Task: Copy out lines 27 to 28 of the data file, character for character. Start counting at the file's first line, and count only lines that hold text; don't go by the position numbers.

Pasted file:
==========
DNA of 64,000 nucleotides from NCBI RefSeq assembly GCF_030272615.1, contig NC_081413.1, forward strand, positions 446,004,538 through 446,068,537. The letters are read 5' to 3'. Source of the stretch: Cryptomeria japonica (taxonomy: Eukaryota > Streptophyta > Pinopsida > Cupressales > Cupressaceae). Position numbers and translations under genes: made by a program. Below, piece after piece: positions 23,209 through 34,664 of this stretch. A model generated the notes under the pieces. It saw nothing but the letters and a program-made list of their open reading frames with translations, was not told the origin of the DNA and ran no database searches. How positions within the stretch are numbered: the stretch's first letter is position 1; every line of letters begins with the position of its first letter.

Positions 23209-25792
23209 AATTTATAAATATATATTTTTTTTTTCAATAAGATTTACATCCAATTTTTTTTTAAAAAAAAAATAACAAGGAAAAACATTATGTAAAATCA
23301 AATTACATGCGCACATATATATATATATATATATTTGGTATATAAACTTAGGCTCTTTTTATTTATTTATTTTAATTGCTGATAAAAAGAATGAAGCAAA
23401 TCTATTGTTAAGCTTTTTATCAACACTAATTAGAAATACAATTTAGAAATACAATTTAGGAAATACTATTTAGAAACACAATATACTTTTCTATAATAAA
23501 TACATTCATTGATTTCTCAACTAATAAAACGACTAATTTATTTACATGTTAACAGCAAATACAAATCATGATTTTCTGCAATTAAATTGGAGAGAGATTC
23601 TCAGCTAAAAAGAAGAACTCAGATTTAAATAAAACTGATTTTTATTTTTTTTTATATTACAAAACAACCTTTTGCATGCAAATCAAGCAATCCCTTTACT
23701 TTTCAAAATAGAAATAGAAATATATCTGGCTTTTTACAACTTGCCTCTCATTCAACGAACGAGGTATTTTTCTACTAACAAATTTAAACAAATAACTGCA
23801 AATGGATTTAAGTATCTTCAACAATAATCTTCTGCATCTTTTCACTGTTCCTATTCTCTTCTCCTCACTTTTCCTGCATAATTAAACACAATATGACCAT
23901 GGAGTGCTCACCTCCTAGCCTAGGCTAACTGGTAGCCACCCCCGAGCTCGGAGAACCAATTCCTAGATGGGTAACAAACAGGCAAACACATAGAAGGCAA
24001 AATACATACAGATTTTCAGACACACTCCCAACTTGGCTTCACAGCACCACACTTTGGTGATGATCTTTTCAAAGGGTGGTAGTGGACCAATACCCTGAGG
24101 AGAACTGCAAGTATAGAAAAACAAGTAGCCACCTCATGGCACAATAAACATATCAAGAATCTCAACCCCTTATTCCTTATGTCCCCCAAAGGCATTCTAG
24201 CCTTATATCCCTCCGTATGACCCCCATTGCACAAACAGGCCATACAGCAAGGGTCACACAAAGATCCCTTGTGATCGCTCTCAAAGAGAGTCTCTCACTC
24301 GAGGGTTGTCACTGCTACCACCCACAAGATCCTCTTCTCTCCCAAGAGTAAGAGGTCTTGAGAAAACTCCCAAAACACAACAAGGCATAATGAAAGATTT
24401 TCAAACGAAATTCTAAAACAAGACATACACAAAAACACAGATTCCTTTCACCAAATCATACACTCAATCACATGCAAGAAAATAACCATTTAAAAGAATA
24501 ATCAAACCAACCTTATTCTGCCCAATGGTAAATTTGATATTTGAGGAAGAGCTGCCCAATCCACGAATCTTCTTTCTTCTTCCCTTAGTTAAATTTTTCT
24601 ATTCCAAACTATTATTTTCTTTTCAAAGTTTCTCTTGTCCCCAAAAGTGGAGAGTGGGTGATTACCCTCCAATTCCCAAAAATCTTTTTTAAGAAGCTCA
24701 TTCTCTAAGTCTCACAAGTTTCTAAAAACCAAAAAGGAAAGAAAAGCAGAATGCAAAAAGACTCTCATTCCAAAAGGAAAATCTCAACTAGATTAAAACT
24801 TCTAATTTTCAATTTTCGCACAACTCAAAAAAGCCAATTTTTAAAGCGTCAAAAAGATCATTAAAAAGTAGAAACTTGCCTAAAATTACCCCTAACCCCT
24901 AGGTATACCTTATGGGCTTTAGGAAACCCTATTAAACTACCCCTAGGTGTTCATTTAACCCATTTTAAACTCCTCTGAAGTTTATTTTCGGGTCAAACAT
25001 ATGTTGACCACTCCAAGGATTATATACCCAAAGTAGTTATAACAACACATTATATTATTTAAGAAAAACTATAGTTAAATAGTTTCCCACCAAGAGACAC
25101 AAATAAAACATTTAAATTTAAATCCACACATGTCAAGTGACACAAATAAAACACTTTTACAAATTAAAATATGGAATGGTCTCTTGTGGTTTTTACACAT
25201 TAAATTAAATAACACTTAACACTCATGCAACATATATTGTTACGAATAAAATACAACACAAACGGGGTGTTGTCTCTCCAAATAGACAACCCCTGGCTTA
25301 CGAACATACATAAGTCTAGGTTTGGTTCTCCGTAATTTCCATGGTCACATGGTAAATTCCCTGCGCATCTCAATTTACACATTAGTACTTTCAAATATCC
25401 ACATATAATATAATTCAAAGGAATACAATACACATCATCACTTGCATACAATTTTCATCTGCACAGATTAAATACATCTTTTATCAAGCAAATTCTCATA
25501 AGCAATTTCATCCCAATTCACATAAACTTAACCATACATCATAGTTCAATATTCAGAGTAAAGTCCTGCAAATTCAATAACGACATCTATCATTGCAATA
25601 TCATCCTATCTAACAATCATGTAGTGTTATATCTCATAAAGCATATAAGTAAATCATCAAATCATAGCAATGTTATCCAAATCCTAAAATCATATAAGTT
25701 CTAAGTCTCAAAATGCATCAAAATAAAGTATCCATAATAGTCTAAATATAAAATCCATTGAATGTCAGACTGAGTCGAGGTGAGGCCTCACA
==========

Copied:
25601 TCATCCTATCTAACAATCATGTAGTGTTATATCTCATAAAGCATATAAGTAAATCATCAAATCATAGCAATGTTATCCAAATCCTAAAATCATATAAGTT
25701 CTAAGTCTCAAAATGCATCAAAATAAAGTATCCATAATAGTCTAAATATAAAATCCATTGAATGTCAGACTGAGTCGAGGTGAGGCCTCACA